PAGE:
Children's cancer: How a new £1m research centre in York could make treatment ordeal kinder for kids
Now a new £1m research centre has been launched in York to ease this suffering and find a kinder way to care for young people. Charity Candlelighters has teamed up with the University of York for the Supportive Care Research Centre, launched with incredible backing.
Among supporters was the family of 13-year-old George Gallimore, from York, who was just a toddler when he was diagnosed with leukaemia in 2013.
George spent at least nine months in hospital over the three-and-a-half years of his treatment, with chest infections, shingles, terrifying seizures and high temperatures. At one point, his platelets were so low that had he cut himself, he could have bled to death.
George’s father, Mark Gallimore, said: "He had to go through things that no two-and-a-half-year-old should have to go through. Thankfully he doesn’t remember some of the worst things he went through, but it will forever haunt my wife and I.”
George's family, who live in Acomb, were thrown into a world they knew nothing about when the toddler began struggling to walk - at first they thought it was a torn ligament. Treatment left him susceptible to illness.
George had shingles nine times, with scarring all over his body. Then chest infections, so he still uses an inhaler today. The chemotherapy made his skin thinner, and his bones weaker.
"He can still do the majority of things a 13- year-old would want to do but it is hard for him to know he doesn’t have the same choices other teenagers have," his father said.
On average, 150 children are diagnosed with cancer each year in Yorkshire. Research in easing the suffering from treatment can be "piecemeal and inadequate", experts say, with funding naturally focused on cures. In the short term, the centre will look at ways to minimise hospital stays, prevent painful mouth ulcers, nausea and vomiting. In future, research will focus on what matters to children and families – and has the greatest impact.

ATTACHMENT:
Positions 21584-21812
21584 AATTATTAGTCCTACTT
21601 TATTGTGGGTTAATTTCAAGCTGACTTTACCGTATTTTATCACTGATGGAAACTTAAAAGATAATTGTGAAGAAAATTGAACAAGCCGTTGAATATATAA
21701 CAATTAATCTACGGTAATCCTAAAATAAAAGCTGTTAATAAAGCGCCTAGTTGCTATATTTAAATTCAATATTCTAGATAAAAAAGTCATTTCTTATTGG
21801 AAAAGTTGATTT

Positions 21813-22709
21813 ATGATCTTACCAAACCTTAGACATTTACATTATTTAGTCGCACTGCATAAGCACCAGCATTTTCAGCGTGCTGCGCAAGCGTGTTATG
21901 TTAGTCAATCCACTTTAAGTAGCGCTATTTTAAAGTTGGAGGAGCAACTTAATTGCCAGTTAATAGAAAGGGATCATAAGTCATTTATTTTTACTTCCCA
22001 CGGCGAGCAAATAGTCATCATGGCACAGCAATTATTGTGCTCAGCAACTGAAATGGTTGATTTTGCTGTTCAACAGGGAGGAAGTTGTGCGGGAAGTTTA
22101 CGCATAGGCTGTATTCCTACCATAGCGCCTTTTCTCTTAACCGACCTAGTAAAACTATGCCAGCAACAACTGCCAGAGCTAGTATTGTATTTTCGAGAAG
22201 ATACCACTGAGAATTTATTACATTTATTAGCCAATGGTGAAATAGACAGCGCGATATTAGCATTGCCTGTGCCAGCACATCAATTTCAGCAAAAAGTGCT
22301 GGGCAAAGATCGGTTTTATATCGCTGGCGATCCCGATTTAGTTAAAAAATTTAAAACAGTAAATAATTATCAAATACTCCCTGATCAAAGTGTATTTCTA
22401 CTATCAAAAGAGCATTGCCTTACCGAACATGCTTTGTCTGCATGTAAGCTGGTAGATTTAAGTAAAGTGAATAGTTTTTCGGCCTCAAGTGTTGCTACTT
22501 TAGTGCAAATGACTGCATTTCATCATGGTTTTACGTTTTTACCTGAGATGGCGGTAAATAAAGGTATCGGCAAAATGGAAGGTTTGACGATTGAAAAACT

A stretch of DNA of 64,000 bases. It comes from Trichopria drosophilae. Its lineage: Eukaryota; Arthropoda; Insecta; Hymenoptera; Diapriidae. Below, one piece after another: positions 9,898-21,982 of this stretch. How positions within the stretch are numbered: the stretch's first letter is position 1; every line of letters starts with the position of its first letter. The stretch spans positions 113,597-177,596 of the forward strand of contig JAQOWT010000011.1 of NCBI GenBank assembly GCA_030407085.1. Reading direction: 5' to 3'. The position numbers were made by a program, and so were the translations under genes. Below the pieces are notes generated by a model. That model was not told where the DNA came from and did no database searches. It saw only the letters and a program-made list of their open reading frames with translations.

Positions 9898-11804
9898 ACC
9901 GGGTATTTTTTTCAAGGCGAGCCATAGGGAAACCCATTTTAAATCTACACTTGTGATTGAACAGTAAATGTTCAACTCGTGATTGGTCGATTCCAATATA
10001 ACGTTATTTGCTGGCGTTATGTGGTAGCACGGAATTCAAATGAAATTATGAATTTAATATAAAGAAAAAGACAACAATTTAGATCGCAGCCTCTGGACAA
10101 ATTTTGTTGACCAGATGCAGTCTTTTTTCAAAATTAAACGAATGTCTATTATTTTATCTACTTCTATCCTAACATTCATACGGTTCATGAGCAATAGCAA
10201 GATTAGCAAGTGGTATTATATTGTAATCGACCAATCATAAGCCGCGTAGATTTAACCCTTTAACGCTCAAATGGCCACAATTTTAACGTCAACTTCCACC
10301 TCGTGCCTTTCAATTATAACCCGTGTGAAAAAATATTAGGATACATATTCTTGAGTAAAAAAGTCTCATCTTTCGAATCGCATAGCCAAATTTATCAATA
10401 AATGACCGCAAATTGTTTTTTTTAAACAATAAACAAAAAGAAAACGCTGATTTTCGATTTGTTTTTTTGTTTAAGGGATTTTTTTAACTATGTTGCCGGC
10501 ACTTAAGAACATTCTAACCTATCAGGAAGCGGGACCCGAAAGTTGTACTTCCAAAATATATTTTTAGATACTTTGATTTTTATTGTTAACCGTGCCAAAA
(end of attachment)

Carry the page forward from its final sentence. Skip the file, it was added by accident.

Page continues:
Bob Phillips, Professor of Paediatrics and Evidence Synthesis at the University of York and Hull York Medical School, and the director of the new centre, said: “Our research won’t cure cancer, but it will make a bigger difference to more people, faster.
“Significant progress has been made in understanding and treating childhood cancers – and today, around 80 per cent of children or young people diagnosed with cancer survive. Treatments, however, are mostly tailored for adults, and in children the reaction to these treatments can be very different, and have serious and life-threatening side-effects.”
Emily Wragg, chief executive of Candlelighters, said the centre will drive world-level research and invest in specialists.
"It will save lives, reduce suffering and bring hope to children and young people with cancer,” she added. “Not just in Yorkshire, but right around the world.”